Instructors, who consider themselves in the position of better information, when deciding the sources of virtual classes, do not inject knowledge from diverse textbooks, articles and/or internet-based materials in each semester; they teach predetermined materials which are mostly based on Grammar Translation Method. In this case, the instructors “do power” explicitly. Instead, Instructors who are in power should share a part of their power with their students and they should apply it more delicately to avoid consecutive problems.

All teachers should be equally adept at using medium appropriately. Virtual instructors of the present study do not receive specific instruction in regard to teaching in virtual centers and they have different levels of computer and information literacy. This may threaten the power and identity of the instructors and their authority may be endangered in the class.

With regard to the Complimenting indicator, when students do their homework or when their replies to grammar and reading exercises are correct, the instructors try to praise their students with expressions such as “Great job! Keep up the good work!”, “Well done” to help them feel comfortable in the virtual learning environment. They make use of compliments when they want to acknowledge that they are aware of their students’ presence or when the students send their homework on time or when they answer grammar or reading exercises correctly.

Regarding students’ technical concerns, the instructors try to be a facilitator and attentive because they try their best to solve the students’ technical problems; for instance, in cases when student ask how they can get access to the file on the website, instructors guide them. But there are some specific technical problems that instructors cannot solve; for instance, when the students do not have voice or image of the virtual class. This may be a threat for the power of the instructors.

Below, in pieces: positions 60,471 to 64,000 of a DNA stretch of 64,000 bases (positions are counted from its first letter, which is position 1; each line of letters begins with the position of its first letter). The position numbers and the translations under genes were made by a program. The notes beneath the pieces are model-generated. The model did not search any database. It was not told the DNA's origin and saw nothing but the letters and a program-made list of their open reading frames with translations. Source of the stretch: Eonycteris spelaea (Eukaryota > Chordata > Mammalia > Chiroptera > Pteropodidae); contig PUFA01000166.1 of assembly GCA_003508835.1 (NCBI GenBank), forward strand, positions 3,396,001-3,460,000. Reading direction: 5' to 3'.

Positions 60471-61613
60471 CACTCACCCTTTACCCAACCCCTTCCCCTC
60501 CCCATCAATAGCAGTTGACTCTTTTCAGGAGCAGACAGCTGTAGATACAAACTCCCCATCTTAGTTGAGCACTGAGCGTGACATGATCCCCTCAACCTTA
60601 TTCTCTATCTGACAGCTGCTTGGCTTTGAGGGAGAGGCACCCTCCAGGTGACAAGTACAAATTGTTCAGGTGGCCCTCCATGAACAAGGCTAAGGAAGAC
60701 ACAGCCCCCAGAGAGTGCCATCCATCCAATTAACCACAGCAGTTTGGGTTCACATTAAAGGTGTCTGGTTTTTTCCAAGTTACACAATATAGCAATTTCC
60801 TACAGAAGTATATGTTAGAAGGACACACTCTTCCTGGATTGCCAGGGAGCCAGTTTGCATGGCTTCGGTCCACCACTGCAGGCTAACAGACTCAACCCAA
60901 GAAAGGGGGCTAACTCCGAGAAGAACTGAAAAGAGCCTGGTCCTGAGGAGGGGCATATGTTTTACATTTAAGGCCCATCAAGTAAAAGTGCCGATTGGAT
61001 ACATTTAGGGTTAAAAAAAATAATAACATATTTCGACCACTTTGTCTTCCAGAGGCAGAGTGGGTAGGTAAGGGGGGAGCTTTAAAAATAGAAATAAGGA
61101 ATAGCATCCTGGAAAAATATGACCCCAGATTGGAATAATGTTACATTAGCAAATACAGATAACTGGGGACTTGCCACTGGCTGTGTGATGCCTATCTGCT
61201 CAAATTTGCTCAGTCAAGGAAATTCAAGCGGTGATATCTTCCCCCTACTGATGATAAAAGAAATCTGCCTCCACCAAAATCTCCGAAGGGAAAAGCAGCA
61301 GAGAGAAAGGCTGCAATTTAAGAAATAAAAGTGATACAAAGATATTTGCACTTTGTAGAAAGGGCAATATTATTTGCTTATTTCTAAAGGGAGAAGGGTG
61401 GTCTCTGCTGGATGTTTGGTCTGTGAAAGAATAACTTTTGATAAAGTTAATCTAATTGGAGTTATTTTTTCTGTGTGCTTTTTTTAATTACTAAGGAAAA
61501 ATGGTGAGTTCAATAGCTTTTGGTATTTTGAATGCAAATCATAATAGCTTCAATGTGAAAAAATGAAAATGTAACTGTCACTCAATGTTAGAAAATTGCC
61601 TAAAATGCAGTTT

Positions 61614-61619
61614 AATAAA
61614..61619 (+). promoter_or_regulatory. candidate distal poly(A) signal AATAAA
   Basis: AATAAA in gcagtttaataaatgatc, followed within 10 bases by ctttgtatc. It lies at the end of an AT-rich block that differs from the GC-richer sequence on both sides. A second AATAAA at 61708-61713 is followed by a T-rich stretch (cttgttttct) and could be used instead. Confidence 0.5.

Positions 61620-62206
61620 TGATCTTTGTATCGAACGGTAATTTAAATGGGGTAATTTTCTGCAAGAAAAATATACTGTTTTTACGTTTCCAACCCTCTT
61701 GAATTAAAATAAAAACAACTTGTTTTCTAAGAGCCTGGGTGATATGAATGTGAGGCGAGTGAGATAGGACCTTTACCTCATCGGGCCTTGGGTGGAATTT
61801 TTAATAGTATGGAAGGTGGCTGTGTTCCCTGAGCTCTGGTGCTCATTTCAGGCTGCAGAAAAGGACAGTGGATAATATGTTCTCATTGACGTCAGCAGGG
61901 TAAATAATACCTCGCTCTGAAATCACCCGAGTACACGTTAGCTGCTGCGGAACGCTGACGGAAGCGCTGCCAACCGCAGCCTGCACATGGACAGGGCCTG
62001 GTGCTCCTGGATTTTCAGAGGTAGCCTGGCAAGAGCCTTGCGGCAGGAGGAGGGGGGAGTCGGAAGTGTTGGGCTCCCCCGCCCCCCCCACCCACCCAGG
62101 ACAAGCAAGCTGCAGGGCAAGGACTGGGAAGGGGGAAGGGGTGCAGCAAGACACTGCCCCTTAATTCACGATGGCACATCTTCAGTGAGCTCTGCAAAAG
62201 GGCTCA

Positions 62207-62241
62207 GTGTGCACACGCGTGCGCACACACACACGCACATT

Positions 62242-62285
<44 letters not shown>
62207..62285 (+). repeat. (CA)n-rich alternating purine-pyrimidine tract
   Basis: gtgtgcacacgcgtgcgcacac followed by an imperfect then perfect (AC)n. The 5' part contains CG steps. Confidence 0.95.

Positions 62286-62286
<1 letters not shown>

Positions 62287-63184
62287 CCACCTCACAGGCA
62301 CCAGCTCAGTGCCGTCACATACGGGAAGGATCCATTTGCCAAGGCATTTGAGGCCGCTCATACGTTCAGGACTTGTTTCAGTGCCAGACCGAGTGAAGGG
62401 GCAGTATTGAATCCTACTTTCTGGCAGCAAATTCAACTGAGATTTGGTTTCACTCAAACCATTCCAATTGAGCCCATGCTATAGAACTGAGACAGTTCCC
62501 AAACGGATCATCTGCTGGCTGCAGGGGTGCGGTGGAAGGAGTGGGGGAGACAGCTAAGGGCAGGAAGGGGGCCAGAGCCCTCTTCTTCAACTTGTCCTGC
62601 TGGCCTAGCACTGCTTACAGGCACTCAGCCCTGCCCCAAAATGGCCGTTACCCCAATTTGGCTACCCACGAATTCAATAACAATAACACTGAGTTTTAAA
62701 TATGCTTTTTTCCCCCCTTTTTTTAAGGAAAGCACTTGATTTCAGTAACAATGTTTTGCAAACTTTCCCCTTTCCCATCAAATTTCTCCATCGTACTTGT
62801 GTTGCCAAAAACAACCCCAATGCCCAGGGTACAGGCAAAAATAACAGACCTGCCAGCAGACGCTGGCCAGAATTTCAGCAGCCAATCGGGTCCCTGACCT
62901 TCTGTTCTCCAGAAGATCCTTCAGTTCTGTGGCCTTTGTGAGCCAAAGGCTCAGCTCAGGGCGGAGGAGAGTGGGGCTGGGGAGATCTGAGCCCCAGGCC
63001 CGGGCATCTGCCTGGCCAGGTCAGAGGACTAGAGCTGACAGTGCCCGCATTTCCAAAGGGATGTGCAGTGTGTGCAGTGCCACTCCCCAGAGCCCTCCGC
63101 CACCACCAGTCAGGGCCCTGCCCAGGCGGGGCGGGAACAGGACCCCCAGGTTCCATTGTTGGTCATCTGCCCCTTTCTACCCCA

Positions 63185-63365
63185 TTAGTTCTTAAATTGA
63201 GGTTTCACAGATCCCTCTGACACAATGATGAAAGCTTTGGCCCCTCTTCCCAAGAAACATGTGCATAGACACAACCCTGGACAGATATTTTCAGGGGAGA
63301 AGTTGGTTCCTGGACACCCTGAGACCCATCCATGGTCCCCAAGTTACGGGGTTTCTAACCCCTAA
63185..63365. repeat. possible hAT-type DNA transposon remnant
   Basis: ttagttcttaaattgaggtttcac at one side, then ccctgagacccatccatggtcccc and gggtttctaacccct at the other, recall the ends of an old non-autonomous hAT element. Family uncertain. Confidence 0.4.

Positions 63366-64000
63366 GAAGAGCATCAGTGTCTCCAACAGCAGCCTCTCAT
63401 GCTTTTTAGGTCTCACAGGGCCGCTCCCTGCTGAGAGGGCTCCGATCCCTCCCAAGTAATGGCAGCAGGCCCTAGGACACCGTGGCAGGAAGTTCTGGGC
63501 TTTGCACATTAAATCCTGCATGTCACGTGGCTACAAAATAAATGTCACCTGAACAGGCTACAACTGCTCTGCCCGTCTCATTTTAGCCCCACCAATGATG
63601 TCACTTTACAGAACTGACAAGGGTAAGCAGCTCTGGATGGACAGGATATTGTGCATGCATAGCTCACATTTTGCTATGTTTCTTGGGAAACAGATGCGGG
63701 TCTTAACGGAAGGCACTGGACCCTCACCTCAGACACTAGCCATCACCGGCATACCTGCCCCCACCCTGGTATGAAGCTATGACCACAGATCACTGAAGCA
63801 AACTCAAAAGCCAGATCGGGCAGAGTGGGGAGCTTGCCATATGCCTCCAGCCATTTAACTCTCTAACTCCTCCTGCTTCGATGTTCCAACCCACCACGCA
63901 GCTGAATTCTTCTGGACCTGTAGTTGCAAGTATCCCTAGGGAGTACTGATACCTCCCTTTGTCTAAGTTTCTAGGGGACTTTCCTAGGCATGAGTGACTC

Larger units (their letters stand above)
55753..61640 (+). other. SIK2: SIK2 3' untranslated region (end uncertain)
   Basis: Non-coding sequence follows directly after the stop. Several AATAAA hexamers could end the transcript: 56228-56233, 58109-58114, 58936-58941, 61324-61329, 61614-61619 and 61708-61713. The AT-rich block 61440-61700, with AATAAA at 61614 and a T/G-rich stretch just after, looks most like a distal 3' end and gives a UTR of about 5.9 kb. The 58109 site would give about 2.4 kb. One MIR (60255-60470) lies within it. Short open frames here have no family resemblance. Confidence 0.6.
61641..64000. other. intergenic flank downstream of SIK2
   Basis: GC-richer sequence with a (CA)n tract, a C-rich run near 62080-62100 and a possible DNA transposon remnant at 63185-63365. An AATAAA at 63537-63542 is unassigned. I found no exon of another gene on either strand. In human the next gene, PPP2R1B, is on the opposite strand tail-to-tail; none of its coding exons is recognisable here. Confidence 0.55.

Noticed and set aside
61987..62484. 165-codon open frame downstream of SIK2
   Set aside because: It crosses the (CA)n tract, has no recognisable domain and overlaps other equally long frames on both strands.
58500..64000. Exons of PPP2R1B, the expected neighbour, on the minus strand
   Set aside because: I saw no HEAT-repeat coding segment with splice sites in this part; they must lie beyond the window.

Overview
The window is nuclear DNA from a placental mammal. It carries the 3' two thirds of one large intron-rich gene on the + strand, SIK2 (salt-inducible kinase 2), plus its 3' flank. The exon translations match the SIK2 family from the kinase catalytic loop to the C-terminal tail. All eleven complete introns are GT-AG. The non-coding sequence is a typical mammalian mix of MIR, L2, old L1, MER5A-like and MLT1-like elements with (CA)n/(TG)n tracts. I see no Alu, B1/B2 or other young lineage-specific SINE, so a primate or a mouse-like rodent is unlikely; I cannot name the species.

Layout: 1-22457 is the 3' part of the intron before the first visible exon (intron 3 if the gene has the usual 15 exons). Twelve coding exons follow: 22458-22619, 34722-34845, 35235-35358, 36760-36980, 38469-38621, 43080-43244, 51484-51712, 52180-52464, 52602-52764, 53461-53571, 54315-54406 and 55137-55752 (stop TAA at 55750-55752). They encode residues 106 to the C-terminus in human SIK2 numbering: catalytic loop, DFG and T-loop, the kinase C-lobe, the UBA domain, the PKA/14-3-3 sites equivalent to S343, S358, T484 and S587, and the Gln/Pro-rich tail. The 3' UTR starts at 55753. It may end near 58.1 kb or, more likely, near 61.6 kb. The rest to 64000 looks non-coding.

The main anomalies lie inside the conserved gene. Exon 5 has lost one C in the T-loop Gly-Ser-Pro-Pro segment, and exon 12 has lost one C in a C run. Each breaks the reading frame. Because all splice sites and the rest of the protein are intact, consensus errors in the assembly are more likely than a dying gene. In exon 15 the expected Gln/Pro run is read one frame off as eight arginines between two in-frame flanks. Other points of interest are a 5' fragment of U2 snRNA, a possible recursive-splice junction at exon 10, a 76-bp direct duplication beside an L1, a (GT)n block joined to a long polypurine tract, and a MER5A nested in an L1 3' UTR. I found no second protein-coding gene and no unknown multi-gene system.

The virtual instructors are aware of the functions of Phatics utterances in strengthening the community that the students are developing in that at the beginning of their classes, TEFL Instructors directly refer to their previous ideas and they recognize students by welcoming them into the class and acknowledging their first post. They also make use of statements like “Hi, how are you?” and “what’s up? Do you have voice? Do you have image?” at the beginning of their class and expressions like, “Have a great weekend” and “If you do not have any question, cheer up and take care” at the end of their classes. B. Teaching Presence The students do not have power and freedom to choose what and when to study their materials and the instructors who have the power in the class plan how virtual interactions should take place and how management and direction of such interactions should be carried out to ensure learning outcomes. They do not give any right of choosing the content, the pace and sequencing of learning material to their students and their classes are totally teacher-centered. In order to show their authority in class and to clarify the rules and guidelines of virtual engagement, the instructors set up some boundaries on the students’ interactions. For example, the students are asked not to interrupt when reading section is being taught or when the instructors are explaining a grammatical point. The instructors communicate important date/time frames for learning activities at the beginning of the course to maintain the power and to help the students have an organized program to study during the classes. The students are informed that they need to complete the assignments and